Security system subscribers are learning that more municipalities now have a registration process for home alarms. And, as cities, towns, and counties deal with well-documented budgetary challenges, they are also looking hard at false alarm fines to boost revenues. That means you, the alarm user, need to make sure your system is registered anywhere it’s required, and that you are doing everything you can to avoid false alarms. This recent headline from Washington, DC
has some great advice for alarm users all over the US.
There's a chance or rain every day this week. Lightning strikes and power outages can cause expensive home security system false alarms, but they don't have to. Here are some tips on avoiding weather-related false alarms, and the fines they incur from local police.
Why It Matters
The advice below is timely, since summer storms can knock out power, and we’re more likely to have different living patterns in the summer. It’s also the season when burglaries peak (according to the FBI), so remember to use that alarm system! And if you want more info on how some jurisdictions are dealing with alarm registration and false alarm fines, here’s a post about what they did in Knoxville, TN, and another describing steps they took in Fair lawn, NJ that paint a clear – and potentially expensive – picture for home alarm subscribers.
- Make sure the system is properly grounded, if it's an old-school system with the “box in the basement.” A self-enclosed system (such as the GE Simon XT sold by FrontPoint) does not require grounding.
- Make sure there are surge protectors on both the alarm system and your phone line – if you still have an alarm system that requires a phone line! Cellular monitoring is safer and more reliable.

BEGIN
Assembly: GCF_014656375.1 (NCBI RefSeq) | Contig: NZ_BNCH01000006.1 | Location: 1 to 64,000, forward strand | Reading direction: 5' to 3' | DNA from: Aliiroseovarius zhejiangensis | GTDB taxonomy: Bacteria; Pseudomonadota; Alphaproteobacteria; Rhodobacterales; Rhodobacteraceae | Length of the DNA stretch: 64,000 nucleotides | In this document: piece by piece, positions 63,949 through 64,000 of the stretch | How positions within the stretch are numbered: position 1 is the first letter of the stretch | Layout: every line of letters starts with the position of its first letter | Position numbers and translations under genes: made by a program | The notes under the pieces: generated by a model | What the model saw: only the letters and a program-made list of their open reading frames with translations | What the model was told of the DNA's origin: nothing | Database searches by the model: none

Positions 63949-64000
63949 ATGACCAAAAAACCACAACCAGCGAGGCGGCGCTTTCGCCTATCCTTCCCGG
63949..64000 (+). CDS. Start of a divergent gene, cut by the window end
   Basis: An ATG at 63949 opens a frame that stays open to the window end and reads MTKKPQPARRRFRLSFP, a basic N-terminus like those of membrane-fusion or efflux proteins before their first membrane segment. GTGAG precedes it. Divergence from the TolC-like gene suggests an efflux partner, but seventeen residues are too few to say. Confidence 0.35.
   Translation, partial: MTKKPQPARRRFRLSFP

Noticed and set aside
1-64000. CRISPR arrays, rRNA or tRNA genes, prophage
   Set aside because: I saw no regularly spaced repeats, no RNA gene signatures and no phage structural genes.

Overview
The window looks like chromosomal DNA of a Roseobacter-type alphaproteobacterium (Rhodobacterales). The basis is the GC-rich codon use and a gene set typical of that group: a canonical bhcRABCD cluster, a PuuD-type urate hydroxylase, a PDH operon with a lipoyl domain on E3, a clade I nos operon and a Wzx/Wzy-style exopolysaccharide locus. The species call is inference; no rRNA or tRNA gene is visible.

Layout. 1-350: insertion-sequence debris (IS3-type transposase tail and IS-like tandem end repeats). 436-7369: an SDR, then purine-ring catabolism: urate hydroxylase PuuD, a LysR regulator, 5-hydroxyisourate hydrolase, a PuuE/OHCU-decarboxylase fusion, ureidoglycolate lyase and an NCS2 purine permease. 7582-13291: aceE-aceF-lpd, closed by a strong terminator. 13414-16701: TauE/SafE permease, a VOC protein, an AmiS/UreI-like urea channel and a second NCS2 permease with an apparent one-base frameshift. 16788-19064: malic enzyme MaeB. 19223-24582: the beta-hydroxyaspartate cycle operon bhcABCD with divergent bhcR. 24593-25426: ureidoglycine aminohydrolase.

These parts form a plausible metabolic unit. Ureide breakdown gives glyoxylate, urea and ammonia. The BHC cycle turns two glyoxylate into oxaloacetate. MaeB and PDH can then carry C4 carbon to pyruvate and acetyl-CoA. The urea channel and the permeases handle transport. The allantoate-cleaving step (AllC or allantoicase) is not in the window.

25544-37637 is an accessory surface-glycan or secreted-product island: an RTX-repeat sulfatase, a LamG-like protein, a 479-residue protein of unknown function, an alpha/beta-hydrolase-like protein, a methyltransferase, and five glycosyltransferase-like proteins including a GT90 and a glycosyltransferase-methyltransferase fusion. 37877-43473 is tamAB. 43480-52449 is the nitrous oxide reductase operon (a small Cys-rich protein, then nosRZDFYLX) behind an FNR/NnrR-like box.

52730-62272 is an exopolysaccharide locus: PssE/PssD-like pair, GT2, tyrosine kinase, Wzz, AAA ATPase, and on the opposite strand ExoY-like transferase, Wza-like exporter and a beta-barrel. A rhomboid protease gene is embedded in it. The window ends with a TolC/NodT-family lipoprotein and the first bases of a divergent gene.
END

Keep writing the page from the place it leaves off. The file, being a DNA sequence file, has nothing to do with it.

- Repair loosing fitting doors and windows. But remember, modern sensors (especially the wireless variety) are more forgiving in this regard. You don’t need to use door and window contacts with wide gap allowances.
- Make sure contacts are firmly anchored. Most sensors being installed today are wireless – and small. The best companies provide the best adhesive.
- Make sure the battery backup is charged. Loudon County (VA) recommends alarm system batteries be able to hold a charge for at least four hours, and that’s the basic requirement of any equipment listed by UL (Underwriters Laboratories). The GE Security Simon XT has a 24-hour rechargeable backup battery, just like every GE Security control unit
Examples of Alarm Fines
Many area jurisdictions give you two freebie false alarms. Fines for a third offense typically begin at $100 then increase with each subsequent offense. In Arlington County (VA), for example, fines escalate up to $500 on the ninth and subsequent false alarms within a 12 month period. But in Fairfax County (VA), fines for repeat offenders can be as much as $3,000 for the 25th and additional false alarms. Montgomery County (MD) gives you only one free false alarm. Fines then begin at $25 for a second offense.
Of course, once your alarm system is registered, your best protection against false alarm fines is to reduce the false alarms themselves. That’s where having advanced features (such as notifications, remote arming/disarming, and video services) can make a tremendous difference in your favor. You also want equipment that is tested and proven for false alarm reduction: demand UL-listed equipment, and be sure to ask your company about CP01 compliance for your system’s ease of use (required in some states). As the #1 ranked alarm company in the US, FrontPoint knows all about false alarm reduction. We use GE Security equipment, which meets the most stringent requirements. Plus, we’ll help you get your permit, if you need one, and then we’ll work with you so your system works – when you need it to.